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William H. Harsha Lake

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Welcome to William H. Harsha Lake

Located on the East Fork of the Little Miami River in central Clermont County, William H. Harsha Lake and East Fork State Park offer outstanding boating, hiking, hunting, fishing, camping and other outdoor recreation activities.  William H. Harsha Lake is a multipurpose project for flood reduction, water supply, recreation, and wildlife habitat.  Originally called East Fork Lake, the dam and lake were renamed in 1981 to honor retired congressman William H. Harsha.  Mr. Harsha was elected to Congress in 1960 and served until his retirement in 1981.  He was instrumental in getting the funding appropriated to construct the project.

We hope that your visit is safe and enjoyable, and that you will return often.

While the Corps manages the dam operations area, Ohio DNR Division of Parks – East Fork State Park operates many of the recreation areas.   Federal Recreation Passports are not accepted at the East Fork State Park Campground.

Area weather: Current weather conditions for Batavia, Ohio.

2185 Slade Road
Batavia, OH 45103-9707
Telephone 513-797-6081
Office hours: M-F, 7:30 a.m. - 3:30 p.m. (may vary, call ahead)

Office hours: Sat.-Sun., 7:30 a.m. - 4:00 p.m Spring and Fall (may vary, call ahead)
Office hours: Sat.-Sun., 7:30 a.m. - 4:30 p.m. Memorial Day through Labor Day (may vary, call ahead)

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Welcome to the William H. Harsha Lake (also known as East Fork) website. The lake is situated in Clermont County in southwestern Ohio, about 25 miles east of Cincinnati.   The dam is about four miles south of Batavia, Ohio, on the East Fork of the Little Miami River.

William H. Harsha exists as a cooperative management effort between the Corps of Engineers and the Ohio Department of Natural Resources - Divisions of Parks and Recreation, Watercraft, and Wildlife. A variety of other partnerships play important roles in the management of the 10,000 plus acres of public lands at William H. Harsha Lake.

William H. Harsha Lake was authorized under the Flood Control Act of 1938. The Louisville District of the U.S. Army Corps of Engineers designed, built, and operates the project to reduce flood damages downstream from the dam.

During the fall and winter months, when excessive rainfall is likely, the lake is kept at a lower level referred to as winter pool. Should heavy rains occur, surface water runoff is stored in the lake until the swollen streams and rivers below the dam have receded and can handle the release of the stored water without damage to lives or property.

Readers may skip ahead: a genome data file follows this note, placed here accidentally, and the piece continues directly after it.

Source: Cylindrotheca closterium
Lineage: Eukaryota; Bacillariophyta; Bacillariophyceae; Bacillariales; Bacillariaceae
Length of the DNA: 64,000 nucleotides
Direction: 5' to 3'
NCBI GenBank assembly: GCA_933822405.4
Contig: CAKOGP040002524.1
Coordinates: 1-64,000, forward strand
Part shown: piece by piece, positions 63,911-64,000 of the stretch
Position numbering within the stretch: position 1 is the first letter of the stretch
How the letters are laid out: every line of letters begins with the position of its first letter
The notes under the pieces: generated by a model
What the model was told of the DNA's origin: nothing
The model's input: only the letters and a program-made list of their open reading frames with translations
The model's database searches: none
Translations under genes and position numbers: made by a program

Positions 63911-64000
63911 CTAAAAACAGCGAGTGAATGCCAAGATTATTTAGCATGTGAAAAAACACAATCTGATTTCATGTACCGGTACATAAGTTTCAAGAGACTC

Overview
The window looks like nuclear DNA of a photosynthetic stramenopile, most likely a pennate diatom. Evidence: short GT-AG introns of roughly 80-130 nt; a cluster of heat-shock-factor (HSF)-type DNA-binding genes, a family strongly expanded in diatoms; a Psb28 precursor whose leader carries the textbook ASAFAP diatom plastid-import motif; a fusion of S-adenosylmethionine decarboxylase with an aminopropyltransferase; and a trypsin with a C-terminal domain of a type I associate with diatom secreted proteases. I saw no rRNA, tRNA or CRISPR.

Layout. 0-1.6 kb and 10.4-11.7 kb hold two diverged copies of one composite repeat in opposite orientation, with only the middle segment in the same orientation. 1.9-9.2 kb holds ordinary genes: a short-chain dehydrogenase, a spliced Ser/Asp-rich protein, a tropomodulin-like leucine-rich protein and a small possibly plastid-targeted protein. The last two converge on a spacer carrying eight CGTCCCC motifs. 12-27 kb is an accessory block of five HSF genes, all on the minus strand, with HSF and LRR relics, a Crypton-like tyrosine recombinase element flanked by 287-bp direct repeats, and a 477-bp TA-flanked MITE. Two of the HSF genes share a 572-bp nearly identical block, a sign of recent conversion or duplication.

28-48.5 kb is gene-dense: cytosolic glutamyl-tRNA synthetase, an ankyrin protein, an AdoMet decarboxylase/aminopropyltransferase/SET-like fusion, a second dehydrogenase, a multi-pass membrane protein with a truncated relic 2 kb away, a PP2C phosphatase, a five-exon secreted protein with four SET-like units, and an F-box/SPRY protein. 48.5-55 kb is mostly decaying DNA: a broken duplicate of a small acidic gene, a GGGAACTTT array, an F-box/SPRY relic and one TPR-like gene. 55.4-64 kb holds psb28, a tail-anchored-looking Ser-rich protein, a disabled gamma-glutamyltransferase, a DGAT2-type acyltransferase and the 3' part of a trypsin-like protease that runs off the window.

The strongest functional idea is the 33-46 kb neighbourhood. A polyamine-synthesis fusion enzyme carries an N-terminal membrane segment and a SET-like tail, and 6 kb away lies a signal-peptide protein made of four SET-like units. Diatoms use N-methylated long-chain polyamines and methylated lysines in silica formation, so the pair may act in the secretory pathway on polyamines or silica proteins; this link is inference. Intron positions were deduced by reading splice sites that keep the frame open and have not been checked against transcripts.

William H. Harsha, for whom this lake is named, was born in Portsmouth, Ohio. He was graduated from Portsmouth High School and earned B.A. and Ph.D degrees from Kenyon College and a Law Degree from Western Reserve University. Mr. Harsha was elected to Congress in 1960 and served until his retirement in January 1981. While in Congress, he served on the Public Works and Transportation Committee, and was the ranking Republican from 1970 to 1981.

William H. Harsha Lake lies within the Little Miami River Basin. The drainage patterns and topography of the region were determined to a large extent by the Kansan, Illinoian, and Wisconsin periods of glaciation. The Illinoian period--estimated to have occurred 300,000 years ago--covered the entire Little Miami Valley, leaving deposits that formed the soils of much of the area. The bedrock formations of the region were formed during two periods of the Paleozoic Age -- the Ordovician Era dating back 360-400 million years and the Silurian Era, which ended 320 million years ago.

In its upper reaches, the East Fork of the Little Miami River meanders through gently rolling country. Below Williamsburg, the valley descends rapidly and for several miles the river flows on bedrock confined within a narrow gorge. The river then enters and continues in a broad deeply-filled valley to its juncture with the Little Miami River near Milford.

In 1869 there were two goldmines within what is now the William H. Harsha Lake project boundaries. One--located on the north bank in the vicinity of Elk Lick--consisted of a flume for the washing of glacial deposits. The other was a tunnel mine in the vicinity of Twin Bridges.

The "Old Bethel Church," located approximately one mile north of Bantam on Elk Lick Road near the park office, was built in 1867. It occupies the site of a log church built about 1807 by Rev. John Collins that was replaced in 1818. The present church is believed to contain some of the hand-hewn timbers secured with wooden pegs and hand-forged nails that remained from the 1818 structure. In the adjacent cemetery are buried many of the original settlers of the area, among whom are John and Sarah Simpson, maternal grandparents of Ulysses S. Grant. The Rev. John Collins and his son, General Richard Collins are also buried there, along with Andrew Pinkham, the sea captain who named the tiny village of Bantam after a small village on the island of Java.

Point Pleasant, a short distance south of William H. Harsha Lake along the Ohio River, is the birth place of Ulysses S. Grant. Born April 27, 1822, Grant was destined to serve his country in war and peace. Graduated from West Point in 1843, he served with distinction during the Mexican War and the Civil War. In 1868, Grant ws elected as the 18th President of the United States and served two full terms. The general died July 23, 1885 at Mount McGregor in the Adirondacks, and was buried in Riverside Park, New York City.



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